In 1997, Merck & Co. introduced a drug called Propecia (also known as finasteride). This drug was originally marketed under the name Proscar, and was used to treat benign prostatic hyperplasia, or enlarged prostate. What became apparent as the drug was used was that is also was effective to treat male patterned baldness. Male patterned baldness is a common problem, effecting 50% or men aged 50 or older. This drug has been prescribed to over one million men since it came on the market.
Propecia is in a class of drugs called 5 alpha reductase inhibitors which help with health issues caused by a chemical in the body called dihydrotestosterone (DHT). Two illnesses that are driven by DHT are prostate cancer and male patterned baldness.
Every drug has its own set of side effects. Short term and more common side effects from this drug include things like confusion, dizziness, rashes and cold sweats. Unfortunately, more troubling side effects have arisen such as sexual dysfunction and possibly an increased risk for a certain kind of prostate cancer.
The most frequent side effects associated with Propecia are:
In 2011, the FDA also released a statement that the use of Propecia may indeed reduce the likelihood of contacted low and medium grade prostate cancer, but ironically may actually increase the incidence of a serious, aggressive form of prostate cancer. This type of cancer is dangerous, difficult to treat, and quickly spreads to the lymph nodes and bones. Although no clear link has been established, the FDA requested that Merck add a warning on the label about an increased risk for prostate cancer.
The Federal Food and Drug Administration reports that there is a large incidence of adverse sexual side effects from using this drug. This is particularly prevalent in men aged 21-46. Men that took Propecia every day reported in having sexual problems that were last over a period of 40 months. Some felt relief more quickly after stopping the drug, and in other cases it appears to be permanent.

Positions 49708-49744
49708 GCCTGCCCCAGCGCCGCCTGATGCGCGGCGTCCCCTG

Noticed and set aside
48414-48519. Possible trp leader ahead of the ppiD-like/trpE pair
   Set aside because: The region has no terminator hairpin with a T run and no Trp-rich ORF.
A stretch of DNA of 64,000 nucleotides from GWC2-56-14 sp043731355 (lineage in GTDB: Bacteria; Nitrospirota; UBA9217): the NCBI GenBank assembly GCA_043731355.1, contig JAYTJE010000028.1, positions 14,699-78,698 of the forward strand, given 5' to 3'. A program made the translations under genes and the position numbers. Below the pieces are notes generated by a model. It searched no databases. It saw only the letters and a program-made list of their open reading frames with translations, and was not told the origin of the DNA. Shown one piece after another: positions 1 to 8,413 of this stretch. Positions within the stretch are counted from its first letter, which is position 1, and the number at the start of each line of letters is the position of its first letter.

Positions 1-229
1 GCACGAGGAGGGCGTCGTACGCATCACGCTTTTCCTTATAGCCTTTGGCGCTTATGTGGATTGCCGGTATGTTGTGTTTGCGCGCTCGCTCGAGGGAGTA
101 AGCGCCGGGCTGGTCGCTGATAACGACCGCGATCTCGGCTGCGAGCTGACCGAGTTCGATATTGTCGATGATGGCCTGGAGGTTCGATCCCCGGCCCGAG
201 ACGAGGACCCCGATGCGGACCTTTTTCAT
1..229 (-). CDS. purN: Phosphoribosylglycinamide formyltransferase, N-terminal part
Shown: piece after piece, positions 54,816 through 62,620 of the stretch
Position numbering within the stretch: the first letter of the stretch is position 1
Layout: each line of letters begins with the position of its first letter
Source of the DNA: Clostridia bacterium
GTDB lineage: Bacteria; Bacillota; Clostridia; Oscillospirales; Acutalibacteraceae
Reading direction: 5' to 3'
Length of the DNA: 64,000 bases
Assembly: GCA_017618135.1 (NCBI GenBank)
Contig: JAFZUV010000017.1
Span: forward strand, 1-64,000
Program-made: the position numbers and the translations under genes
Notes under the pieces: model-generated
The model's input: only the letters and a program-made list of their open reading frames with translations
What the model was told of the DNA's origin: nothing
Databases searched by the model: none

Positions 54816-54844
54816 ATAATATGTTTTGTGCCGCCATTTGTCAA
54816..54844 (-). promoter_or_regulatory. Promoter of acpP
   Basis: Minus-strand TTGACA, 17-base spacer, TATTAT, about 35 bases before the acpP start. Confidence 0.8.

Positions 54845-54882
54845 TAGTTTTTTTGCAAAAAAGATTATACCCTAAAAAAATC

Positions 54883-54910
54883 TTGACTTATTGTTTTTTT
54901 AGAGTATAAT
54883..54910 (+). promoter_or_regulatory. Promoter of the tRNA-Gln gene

In one study, conducted by George Washington University, of the men taking the drug, 90% of them experienced sexual problems that lasted over one year after stopping the drug. The doctor in charge of the study, Dr. Michael Irwig stated that he worries that the study findings suggest that “this drug may have done permanent damage to these men.” Dr. Irwig said that doctors and Propecia users should be aware of the potential side effects, “especially if they are using it cosmetically to alter the normal aging process.”
As studies come in reporting disturbing reports of lasting and perhaps permanent sexual dysfunction, the FDA required Merck to include special warnings on their label. They required that there be specific verbiage warning the consumer of “libido disorders, ejaculation disorders, and orgasm disorders.” While Merck claimed that the sexual defect only occurred in 2% of the men taking the drug, a review in 2008 showed that the rate was 38%.
Hundreds of lawsuits against the manufacturer have been filed thus far. In addition to sexual problems, defendants also allege anxiety, cognitive impairment, depression, male breast cancer and prostate cancer. These lawsuits contend fraudulent concealment, failure to warn and negligence. In 2012, cases were transferred to the U.S. District Court for the Eastern District of New York. These cases are now being handled by Judge John Gleeson and are referred to as multidistrict litigation No. 2331.
If you or a loved one has taken this drug and have experienced serious side effects, including prostate cancer or lasting sexual dysfunction, it is important to contact a Propecia side effect lawyer from The Bradley Law Firm for advice. You could be entitled to compensation for your injuries. It is important to take prompt action, as these types of cases have strict filing deadlines. If you fail to file your claim in a timely manner, you could lose the right to pursue your case.